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Gas delivery startups want to change the world – but will they blow it up first?

It is hard to imagine a less hospitable niche for a startup to enter than gasoline – a combustible commodity that is (one hopes) being innovated into obsolescence.

And yet, over the past 18 months, at least six startups have launched some variation on the theme of “Uber for gas” – your car’s tank gets refilled while it is parked somewhere.

Gas delivery startups want to change the world â but will they blow it up first? | Technology | The Guardian

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The companies generally source their gasoline from the same distributors that supply 10,000-gallon tankers to retail gas stations. But the app companies put the fuel into the back of pickup trucks or specially designed mini-tankers. Booster Fuels only services cars in open air, corporate parking lots on private property, but other companies offer to refill your car wherever it’s parked.

“Some of the [companies] are using 1,000-gallon tanks,” warned Greg Andersen, division chief of the California office of the state fire marshall. “If they’re going into the basement parking lot of a high rise, that actually is a large concern.”

Several of the startups treat their regulatory compliance as a selling point.

“You’re supposed to have a fire extinguisher,” said Chris Aubuchon, co-founder of Filld. “We have two.”

Yoshi’s Alexander said, “We’re using DOT-certified equipment. … We’ve had our trucks inspected by multiple parties, including the highway patrol.”

But it’s not clear that Filld and Yoshi actually are in compliance with the law.

Both companies offer their service in San Francisco, where Lt Jonathan Baxter of the fire department says mobile fuel delivery is not currently permitted. He added that none of the companies have even sought permits.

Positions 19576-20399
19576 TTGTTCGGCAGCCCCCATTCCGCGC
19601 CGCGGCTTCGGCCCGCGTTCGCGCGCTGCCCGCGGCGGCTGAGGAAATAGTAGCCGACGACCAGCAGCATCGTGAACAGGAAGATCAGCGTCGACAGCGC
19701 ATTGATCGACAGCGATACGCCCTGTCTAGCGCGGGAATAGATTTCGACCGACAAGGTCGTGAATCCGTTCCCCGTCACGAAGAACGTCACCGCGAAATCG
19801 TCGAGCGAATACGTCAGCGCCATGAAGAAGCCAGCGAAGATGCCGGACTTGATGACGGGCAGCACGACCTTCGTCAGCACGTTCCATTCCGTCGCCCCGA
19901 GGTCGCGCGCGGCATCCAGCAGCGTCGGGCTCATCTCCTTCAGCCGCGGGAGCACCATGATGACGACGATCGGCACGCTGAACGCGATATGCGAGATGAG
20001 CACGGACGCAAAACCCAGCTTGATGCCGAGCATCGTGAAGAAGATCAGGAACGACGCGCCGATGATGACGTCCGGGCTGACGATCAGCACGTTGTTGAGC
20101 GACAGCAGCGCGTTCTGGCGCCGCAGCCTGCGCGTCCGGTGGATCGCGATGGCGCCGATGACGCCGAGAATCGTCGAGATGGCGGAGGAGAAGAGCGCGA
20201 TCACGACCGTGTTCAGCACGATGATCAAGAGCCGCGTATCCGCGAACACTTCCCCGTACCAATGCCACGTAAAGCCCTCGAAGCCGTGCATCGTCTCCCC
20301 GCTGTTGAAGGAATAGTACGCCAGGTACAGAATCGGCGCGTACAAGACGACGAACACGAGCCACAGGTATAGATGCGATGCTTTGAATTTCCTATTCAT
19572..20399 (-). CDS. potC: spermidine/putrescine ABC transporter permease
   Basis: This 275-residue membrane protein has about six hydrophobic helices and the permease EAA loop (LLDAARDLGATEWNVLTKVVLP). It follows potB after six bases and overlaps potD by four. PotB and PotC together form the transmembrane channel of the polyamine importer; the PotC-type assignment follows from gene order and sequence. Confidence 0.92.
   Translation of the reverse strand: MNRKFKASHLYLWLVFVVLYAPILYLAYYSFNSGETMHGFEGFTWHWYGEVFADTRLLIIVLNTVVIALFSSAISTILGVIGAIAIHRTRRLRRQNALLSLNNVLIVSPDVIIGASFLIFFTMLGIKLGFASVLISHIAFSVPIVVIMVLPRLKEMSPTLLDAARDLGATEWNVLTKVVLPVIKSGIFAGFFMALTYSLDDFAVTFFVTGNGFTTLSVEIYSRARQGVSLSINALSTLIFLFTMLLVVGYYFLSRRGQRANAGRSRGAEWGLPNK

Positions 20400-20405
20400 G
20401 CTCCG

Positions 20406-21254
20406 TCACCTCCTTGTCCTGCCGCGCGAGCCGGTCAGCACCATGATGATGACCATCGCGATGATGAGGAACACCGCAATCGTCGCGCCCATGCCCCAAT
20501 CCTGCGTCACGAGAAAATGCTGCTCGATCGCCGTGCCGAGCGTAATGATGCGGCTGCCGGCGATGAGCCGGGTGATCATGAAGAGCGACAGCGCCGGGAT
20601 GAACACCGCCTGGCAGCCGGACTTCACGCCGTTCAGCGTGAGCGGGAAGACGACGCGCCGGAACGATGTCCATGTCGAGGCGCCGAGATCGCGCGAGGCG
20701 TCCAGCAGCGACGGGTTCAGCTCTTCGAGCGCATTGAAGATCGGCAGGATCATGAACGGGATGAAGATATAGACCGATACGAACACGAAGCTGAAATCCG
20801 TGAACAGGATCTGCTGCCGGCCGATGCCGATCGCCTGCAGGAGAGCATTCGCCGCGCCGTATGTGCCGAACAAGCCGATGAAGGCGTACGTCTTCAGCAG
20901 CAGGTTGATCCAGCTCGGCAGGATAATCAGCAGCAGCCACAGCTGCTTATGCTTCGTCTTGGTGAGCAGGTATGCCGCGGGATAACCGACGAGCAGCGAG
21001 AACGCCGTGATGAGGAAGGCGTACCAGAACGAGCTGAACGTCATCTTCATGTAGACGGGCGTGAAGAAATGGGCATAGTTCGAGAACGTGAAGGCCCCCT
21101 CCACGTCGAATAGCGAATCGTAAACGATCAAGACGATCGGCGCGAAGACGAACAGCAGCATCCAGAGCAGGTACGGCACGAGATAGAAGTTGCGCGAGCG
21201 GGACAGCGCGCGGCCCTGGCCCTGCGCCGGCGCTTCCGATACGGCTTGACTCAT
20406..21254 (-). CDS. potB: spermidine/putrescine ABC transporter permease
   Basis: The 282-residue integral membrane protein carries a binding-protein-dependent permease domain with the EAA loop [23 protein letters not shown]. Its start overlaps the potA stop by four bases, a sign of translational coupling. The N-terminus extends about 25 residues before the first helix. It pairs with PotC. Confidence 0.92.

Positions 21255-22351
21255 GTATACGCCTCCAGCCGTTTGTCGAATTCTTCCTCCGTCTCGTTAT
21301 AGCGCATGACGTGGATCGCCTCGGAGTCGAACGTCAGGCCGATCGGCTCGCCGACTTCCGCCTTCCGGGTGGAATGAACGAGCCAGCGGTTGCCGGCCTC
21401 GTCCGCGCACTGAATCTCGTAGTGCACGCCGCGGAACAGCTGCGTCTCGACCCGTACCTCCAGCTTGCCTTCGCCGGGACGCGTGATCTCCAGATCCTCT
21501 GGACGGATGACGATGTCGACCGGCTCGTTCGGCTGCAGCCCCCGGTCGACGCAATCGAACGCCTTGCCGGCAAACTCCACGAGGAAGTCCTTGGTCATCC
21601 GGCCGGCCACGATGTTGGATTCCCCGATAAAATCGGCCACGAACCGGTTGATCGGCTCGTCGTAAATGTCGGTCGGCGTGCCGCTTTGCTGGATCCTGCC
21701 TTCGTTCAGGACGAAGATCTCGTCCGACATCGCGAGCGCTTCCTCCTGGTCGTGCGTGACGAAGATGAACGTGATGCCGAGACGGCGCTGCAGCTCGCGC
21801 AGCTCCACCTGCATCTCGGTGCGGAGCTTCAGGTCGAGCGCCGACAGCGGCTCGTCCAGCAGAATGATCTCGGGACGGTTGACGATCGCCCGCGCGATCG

“We are not saying that we are not ever going to permit this,” he said. “We are saying that we are working with other state agencies to figure out what is going to be best.”

In the meantime, Baxter is asking members of the public to report any fuel delivery trucks they observe to the department for inspection, corrective measures and possible violations.

Filld CEO Aubuchon responded to Baxter’s remarks in a statement, saying: “We have carefully studied the legal requirements, operate within them, and serve our customers in full compliance with all applicable laws and regulations.”

Andersan suggests that the companies currently operating in California are exploiting a “grey area” in the fire code. There are regulations that allow for mobile fueling with diesel, but the code is silent on gasoline, presumably because no one was offering the service before last year.

Regulations aside, I just don't know that there's a lot of need for delivered gas right now. 

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